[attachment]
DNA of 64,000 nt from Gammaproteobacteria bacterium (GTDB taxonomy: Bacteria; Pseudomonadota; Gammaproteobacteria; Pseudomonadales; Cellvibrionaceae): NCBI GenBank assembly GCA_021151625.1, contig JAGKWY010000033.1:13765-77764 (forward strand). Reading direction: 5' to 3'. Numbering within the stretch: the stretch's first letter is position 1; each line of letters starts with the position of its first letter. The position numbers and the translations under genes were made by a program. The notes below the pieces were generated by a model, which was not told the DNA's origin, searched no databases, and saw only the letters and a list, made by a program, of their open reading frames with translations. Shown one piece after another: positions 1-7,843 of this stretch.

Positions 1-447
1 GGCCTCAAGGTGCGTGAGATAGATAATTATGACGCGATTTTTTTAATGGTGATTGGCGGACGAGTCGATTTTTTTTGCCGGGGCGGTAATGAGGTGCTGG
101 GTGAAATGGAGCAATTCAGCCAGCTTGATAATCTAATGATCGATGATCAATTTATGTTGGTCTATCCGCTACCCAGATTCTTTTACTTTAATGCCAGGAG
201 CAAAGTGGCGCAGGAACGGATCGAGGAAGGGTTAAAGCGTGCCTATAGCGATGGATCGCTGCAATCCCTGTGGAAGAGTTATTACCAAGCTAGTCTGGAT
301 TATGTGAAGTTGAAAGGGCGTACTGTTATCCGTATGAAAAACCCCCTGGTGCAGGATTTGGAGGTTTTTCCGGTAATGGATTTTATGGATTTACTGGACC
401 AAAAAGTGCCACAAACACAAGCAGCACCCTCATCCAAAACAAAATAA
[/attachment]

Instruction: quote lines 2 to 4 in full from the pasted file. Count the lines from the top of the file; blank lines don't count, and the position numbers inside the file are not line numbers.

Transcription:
Positions 1-447
1 GGCCTCAAGGTGCGTGAGATAGATAATTATGACGCGATTTTTTTAATGGTGATTGGCGGACGAGTCGATTTTTTTTGCCGGGGCGGTAATGAGGTGCTGG
101 GTGAAATGGAGCAATTCAGCCAGCTTGATAATCTAATGATCGATGATCAATTTATGTTGGTCTATCCGCTACCCAGATTCTTTTACTTTAATGCCAGGAG